Steward-ownership: a nonprofit Alternative
Ecosia’s transition to steward-ownership ensures its mission of using profits to fight deforestation remains protected indefinitely.
Christian Kroll founded Ecosia in 2009 after a trip around the world exposed him to the environmental and social impact of deforestation. An alternative search engine, Ecosia uses the profits it generates from search queries to plant trees in areas most impacted by deforestation. Unlike Google and other dominant search engines, Ecosia is privacy-friendly, meaning it never sells data to advertisers, has no third-party trackers, and anonymizes all searches a week after they’re conducted. What’s more, all its servers run on 100 percent renewable solar energy, and each search removes 1kg of CO2 from the atmosphere. Since 2009 Ecosia has successfully planted more than 40 million trees across 16 countries. It currently has roughly 8 million regular users and a team of 40 employees.
Environmentalism with a business mindset
Environmental activism and advocacy have typically been the work of non-profits. These organizations depend on charitable donations to fund their projects and operations; as a result, they often spend a significant portion of their manpower maintaining relationships with donors and raising funds. These institutions are commonly restricted by their charitable tax status in how they define their mission, use donations, and generate revenue.
Although non-profits are an effective solution for some leaders and organizations, Christian wanted to bring a business mindset to environmentalism. He structured Ecosia as a for-profit social enterprise, which has given him and his team the entrepreneurial freedom to experiment, invest in the product, and iterate on business solutions.
Challenge: mission protection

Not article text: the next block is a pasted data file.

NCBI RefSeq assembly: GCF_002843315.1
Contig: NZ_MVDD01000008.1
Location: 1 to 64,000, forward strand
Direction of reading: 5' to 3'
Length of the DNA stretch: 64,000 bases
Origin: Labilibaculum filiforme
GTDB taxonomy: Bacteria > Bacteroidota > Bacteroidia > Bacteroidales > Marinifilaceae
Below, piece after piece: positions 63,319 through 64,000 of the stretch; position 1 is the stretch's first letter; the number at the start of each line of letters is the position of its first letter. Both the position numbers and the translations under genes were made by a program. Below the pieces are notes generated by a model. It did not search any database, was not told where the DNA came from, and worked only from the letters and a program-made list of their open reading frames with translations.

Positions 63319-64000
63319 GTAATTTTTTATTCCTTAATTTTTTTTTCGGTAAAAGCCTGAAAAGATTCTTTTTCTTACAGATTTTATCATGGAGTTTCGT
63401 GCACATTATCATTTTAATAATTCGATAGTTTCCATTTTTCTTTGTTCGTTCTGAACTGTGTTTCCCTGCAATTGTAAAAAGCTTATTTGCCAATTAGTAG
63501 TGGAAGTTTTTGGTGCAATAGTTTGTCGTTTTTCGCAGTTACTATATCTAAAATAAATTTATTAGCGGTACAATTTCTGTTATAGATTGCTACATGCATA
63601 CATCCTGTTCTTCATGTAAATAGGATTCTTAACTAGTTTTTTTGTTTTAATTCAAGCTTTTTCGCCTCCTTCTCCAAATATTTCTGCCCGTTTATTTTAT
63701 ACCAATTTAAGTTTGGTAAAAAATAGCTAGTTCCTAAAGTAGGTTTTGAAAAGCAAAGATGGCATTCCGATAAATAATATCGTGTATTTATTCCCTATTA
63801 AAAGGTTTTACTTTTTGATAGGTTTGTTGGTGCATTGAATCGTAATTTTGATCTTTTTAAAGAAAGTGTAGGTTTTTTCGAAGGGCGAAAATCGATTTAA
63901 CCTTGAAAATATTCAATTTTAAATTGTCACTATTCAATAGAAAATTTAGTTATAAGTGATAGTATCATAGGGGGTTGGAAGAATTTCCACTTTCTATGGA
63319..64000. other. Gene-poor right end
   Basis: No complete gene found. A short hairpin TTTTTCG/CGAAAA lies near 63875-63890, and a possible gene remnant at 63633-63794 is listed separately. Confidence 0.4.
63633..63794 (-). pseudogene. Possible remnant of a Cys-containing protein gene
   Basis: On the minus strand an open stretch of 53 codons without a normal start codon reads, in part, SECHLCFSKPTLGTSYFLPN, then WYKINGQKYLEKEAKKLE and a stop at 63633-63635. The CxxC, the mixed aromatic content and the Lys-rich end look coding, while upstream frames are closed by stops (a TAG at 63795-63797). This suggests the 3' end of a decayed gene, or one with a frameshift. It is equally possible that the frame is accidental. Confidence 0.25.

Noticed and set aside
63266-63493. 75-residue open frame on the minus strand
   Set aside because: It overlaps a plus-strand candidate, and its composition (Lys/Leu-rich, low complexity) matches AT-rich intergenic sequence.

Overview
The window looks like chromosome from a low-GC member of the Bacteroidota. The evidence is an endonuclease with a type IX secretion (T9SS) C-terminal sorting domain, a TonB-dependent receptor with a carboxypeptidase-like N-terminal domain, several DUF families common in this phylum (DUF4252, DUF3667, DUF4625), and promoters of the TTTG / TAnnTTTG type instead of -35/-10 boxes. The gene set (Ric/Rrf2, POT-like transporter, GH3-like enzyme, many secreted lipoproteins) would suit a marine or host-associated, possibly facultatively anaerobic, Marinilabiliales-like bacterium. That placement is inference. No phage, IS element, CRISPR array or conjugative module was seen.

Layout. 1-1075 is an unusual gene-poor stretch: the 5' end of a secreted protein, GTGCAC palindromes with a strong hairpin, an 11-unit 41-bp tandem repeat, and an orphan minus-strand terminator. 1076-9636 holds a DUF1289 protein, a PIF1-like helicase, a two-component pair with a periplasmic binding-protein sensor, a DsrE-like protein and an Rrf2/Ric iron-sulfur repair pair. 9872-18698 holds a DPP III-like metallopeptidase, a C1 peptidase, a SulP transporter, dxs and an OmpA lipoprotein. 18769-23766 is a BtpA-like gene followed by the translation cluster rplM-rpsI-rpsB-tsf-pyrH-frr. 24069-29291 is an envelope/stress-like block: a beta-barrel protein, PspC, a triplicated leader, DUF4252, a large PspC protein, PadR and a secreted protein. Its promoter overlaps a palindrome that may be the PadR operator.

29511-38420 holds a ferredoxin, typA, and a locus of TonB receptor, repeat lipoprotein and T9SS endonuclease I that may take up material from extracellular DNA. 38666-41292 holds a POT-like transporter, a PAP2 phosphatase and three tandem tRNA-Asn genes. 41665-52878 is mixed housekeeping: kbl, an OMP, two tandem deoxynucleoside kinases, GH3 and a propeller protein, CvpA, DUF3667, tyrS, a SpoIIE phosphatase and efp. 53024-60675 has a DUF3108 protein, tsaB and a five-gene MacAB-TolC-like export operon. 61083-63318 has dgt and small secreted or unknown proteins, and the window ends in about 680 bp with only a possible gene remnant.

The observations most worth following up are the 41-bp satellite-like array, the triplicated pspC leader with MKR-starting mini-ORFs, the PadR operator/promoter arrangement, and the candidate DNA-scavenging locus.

After nearly a decade of significant growth, Christian and co-owner Tim Schumacher started to wonder: What would become to Ecosia if something catastrophic happened to one of us? How do we ensure that the company, which would theoretically be worth millions of dollars on the market, is never sold? How do we protect its mission and independence for the long-term? The team considered several alternative ownership solutions to address these questions, including converting the business to a German non-profit and establishing a foundation. Both of these solutions had constraints, though: A non-profit, for example, would have restricted the team’s ability to dictate strategy on how best to use profits to fulfill the company’s mission. What’s more, a nonprofit could theoretically be converted back into a for-profit and sold. A foundation would have been a more secure long-term ownership solution, but foundations are expensive to establish and operate, and could have limited Ecosia’ entrepreneurial freedom.
Solution: Golden Share
Ecosia needed an alternative, a solution that would provide the security of a foundation without the cost and overhead. With the support of the Purpose Foundation, Christian and Tim transitioned Ecosia to steward-ownership in 2018. By protecting its independence, Ecosia’s Golden Share model ensures that the company’s profits will be used to combat deforestation for generations to come. No one in or outside the company holds economic rights to Ecosia. The company will never be sold, and control of it will always remain with people directly involved in its mission and operations.